The Ulster Unionist Party and Conservative Party will talk on a more formal basis about the potential for a structured formal relationship at some point in the future.
David Cameron’s timing in the countdown to an election within the next eighteen months is entirely right. Whatever the outcome of the talks that are due to start later in the year, any output from those discussions would be at least a further year or two before anything concrete would be in place. This places the Tories being more than an English party, and a leadership with a Unionist position.
Doing something that practically articulates the Union is in stark contrast to Gordon Brown’s inability to articulate a vision on ‘Britishness’ that the Prime Minister sought to make his own. David Cameron may be doing little more than talk at this point, but he has clearly stolen another political march Labour.
For the Ulster Unionist Party there is nothing wrong with talking. Being able to engage with a political ‘winner’, as David Cameron increasingly appears to be, is a positive step for the Ulster Unionists. Furthermore, it draws a stark contrast with the modern Conservative message of liberal social and economic policy that contrasts abruptly with Iris Robinson.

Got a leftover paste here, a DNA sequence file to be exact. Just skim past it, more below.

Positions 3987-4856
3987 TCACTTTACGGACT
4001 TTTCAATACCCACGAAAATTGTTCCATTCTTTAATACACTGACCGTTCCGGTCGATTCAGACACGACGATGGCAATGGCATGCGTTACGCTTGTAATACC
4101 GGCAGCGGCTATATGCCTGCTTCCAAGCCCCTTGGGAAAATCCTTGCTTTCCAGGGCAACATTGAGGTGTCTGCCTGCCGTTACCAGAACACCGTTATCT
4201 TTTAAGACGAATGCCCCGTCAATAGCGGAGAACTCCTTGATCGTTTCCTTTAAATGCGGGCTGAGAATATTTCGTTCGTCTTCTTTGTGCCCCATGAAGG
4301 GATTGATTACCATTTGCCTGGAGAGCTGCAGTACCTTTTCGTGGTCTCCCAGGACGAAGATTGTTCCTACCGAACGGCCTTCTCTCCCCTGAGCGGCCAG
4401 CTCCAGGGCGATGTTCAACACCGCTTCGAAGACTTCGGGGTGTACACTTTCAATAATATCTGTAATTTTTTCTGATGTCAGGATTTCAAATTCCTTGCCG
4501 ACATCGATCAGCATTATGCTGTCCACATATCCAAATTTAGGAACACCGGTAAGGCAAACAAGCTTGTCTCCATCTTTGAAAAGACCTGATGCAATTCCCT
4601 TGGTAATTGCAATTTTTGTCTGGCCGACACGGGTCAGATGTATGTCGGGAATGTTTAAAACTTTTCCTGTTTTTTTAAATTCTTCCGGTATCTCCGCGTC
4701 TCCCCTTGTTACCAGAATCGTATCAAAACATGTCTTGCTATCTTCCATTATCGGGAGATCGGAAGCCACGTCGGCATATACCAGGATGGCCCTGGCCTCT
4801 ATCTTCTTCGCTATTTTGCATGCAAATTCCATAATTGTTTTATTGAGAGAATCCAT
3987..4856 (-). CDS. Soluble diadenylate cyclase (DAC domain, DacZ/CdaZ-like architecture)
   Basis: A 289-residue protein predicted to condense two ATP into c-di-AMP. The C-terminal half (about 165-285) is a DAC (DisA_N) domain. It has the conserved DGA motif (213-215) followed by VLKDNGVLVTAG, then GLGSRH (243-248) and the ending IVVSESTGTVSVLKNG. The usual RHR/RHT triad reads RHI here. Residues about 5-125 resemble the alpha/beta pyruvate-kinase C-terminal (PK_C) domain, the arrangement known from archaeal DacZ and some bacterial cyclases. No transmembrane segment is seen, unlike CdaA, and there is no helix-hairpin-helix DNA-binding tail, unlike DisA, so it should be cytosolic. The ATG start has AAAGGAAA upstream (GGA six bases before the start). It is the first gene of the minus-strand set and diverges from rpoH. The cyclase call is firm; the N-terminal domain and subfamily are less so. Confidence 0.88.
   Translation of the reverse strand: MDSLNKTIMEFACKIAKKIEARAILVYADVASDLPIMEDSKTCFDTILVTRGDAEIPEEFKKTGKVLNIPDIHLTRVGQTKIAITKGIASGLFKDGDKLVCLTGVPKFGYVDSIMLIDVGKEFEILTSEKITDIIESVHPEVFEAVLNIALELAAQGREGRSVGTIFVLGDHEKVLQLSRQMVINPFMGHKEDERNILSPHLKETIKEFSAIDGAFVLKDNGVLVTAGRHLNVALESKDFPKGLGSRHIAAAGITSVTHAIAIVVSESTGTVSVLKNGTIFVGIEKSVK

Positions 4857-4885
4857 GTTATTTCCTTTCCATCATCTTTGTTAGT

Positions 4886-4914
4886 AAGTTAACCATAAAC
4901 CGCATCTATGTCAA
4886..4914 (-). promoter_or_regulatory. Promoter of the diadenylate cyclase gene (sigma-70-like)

DUP comment to the joint announcement of mutual interests by David Cameron and Sir Reg Empey seemed sulky. The short term benefits of saving Gordon Brown in the House of Commons is fine if those benefits are clear, certain and immediate. The DUP says there was no deal, which means they have upset the people who might well be in charge within eighteen months and gained nothing. Maybe they’ve just realised their error?
Nor, with Iris Robinson’s recent outbursts, could the Conservative Party even think about talking in the same way to the DUP as they intend to do with the Ulster Unionists.That is not to say that the lines are clear.Jeffrey Donaldson built a positive relationship with many Conservative MPs while an Ulster Unionist and no doubt has carried those over to the DUP.Such relationships are built on being personable as well as politic, though there is no doubt a meeting of minds to make such relationships endure.
Others in the DUP might be less keen on building such relationships. Equally, some in the Ulster Unionists might be wondering where a formal link to the Conservative Party might leave them, particularly in the absence of an active or coherent Labour movement in Northern Ireland.
On the face of it, the announcement of the intention to talk can do no harm in itself. Others, however, might look at the ground on which those talks are built. The common ground is a good place to start. The only point of reference we have on this is the Daily Telegraph article from which two points immediately arise.
First there is the quick gloss over history. True, the Conservatives have links to Irish Unionism back to the late 19th Century. If a week is a long time in politics then we can expect considerable change over 120 years. More recent history shows scant regard for Unionist sensibilities and principle by the three most recent Conservative Prime Ministers. Name the Conservative Secretary of State for whom Unionists have a kind word?